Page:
Power Usage Effectiveness, or PUE, has become a popular metric for measuring the overall electrical energy efficiency of a data centre. It compares ‘useful’ power used for data processing with total power taken from the grid.
In this article Brian Aver, Technical Support Manager at Kohler Uninterruptible Power, a Kohler company, looks at the significance of PUE and how modern UPS topology can help to improve it.
What is PUE?
Driven by continuously-growing demand for secure data processing capacity, dedicated data centres have become truly enormous. Colocation provider Switch’s SuperNAP data centre campus in Las Vegas, for example, has a mission-critical power capacity of up to 200MW and can house up to 20,000 cabinets.
As power demand has climbed to these levels, energy efficiency has become a critical issue for both commercial and political reasons. In recognition of this, the Green Grid – an industry group focused on data centre efficiency – created the Power Usage Effectiveness or PUE metric to determine a data centre’s efficiency using a globally recognised calculation. PUE is defined as the ratio between the total amount of power entering a data centre and the amount usefully consumed by the data-processing load within it. As a data centre’s efficiency improves, its PUE drops; an ‘ideal’, perfectly-efficient data centre would have a PUE of one.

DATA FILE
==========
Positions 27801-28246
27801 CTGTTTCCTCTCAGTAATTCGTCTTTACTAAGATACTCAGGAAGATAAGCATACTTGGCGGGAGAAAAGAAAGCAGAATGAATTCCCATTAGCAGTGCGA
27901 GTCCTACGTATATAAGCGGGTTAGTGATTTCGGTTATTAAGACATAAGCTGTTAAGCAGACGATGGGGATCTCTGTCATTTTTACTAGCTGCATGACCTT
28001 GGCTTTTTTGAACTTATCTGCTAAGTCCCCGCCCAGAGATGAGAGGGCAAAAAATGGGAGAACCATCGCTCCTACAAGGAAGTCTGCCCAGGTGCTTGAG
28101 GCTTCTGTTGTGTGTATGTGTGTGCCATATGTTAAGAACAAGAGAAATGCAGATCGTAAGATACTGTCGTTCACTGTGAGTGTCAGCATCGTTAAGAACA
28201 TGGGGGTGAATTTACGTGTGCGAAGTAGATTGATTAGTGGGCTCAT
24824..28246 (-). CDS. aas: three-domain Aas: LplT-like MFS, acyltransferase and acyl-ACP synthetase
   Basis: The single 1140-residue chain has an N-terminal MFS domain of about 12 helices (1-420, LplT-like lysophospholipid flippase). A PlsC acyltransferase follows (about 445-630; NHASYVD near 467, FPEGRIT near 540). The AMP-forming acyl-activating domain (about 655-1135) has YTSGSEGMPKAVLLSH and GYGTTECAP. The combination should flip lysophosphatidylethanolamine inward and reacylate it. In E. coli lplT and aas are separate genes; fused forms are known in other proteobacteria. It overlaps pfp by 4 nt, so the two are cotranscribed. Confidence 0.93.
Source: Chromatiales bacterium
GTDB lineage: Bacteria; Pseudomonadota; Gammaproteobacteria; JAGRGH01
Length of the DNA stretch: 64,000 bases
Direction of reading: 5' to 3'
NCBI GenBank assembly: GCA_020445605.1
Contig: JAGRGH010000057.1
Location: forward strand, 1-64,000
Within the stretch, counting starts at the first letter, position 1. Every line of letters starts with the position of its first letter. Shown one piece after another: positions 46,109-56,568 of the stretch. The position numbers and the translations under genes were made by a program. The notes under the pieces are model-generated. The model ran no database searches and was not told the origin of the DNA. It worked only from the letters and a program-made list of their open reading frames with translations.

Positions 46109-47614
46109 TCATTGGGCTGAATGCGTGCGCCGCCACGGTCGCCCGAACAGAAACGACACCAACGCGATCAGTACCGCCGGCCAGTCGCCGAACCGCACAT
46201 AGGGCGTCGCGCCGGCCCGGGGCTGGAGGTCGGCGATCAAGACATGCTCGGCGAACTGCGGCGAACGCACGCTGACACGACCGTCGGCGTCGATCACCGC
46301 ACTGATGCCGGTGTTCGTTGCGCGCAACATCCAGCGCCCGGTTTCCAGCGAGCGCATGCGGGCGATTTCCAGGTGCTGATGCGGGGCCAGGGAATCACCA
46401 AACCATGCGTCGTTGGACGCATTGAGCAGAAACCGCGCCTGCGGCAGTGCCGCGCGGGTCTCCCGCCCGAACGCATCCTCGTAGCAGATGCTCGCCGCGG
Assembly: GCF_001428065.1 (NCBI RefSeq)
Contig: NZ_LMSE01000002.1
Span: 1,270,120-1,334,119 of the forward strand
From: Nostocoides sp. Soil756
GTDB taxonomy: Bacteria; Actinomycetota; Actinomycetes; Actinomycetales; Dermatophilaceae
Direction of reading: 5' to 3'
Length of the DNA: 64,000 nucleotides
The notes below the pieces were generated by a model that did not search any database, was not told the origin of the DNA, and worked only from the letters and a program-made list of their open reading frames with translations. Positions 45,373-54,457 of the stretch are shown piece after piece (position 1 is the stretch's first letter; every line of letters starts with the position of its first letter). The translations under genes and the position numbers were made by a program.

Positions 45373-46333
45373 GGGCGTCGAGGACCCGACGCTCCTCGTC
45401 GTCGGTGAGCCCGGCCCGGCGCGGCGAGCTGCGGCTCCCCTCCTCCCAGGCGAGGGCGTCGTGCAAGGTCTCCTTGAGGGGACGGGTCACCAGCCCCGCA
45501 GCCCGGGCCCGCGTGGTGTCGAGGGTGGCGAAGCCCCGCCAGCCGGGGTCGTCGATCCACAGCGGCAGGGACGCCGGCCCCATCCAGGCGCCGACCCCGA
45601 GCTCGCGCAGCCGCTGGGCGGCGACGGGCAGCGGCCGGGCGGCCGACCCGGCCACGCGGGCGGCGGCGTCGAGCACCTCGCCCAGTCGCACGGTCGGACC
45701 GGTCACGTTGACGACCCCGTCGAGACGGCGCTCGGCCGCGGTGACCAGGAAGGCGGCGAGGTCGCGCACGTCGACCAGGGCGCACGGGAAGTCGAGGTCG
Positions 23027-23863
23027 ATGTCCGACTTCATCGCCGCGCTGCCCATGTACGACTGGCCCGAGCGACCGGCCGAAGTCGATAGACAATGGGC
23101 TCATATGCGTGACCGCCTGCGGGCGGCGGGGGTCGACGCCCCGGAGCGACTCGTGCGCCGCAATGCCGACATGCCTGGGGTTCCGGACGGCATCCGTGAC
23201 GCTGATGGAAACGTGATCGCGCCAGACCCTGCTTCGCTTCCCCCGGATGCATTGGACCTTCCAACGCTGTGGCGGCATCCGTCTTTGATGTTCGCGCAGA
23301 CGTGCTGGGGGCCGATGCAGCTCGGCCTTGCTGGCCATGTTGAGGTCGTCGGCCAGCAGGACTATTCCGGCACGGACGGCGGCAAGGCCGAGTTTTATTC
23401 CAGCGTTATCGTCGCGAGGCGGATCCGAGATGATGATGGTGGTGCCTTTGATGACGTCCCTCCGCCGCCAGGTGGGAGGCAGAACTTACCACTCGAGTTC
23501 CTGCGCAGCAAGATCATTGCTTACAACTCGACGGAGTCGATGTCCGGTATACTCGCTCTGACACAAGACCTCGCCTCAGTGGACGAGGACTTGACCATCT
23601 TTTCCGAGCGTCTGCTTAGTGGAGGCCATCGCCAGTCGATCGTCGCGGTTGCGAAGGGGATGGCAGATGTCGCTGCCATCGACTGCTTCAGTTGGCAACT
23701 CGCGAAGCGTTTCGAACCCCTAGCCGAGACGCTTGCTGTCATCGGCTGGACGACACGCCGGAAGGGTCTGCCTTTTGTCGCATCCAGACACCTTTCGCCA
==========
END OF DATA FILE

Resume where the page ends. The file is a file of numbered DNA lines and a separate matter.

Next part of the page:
According to the Uptime Institute’s Data Center Industry Survey 2014, the typical data centre has an average self-reported PUE of 1.7, meaning for every 1.7W taken from the utility, only 1W is used directly for IT activity. The ‘useful’ power is consumed by data processing hardware including servers, storage and telecommunications equipment. The ‘overhead’ or wasted energy is due to chillers and other cooling equipment, switchgear and UPSs. As cooling equipment has become more efficient, attention has turned to UPS systems as they offer the major remaining PUE improvement opportunity.
PUE values can vary continuously over a 24 hour period as data centre loads change, on both the overhead and IT equipment sides. External ambient temperature fluctuations can also affect cooling equipment and its contribution to the PUE value. Nevertheless, PUE provides a useful comparative indicator that can reveal improvements and changes within the data centre.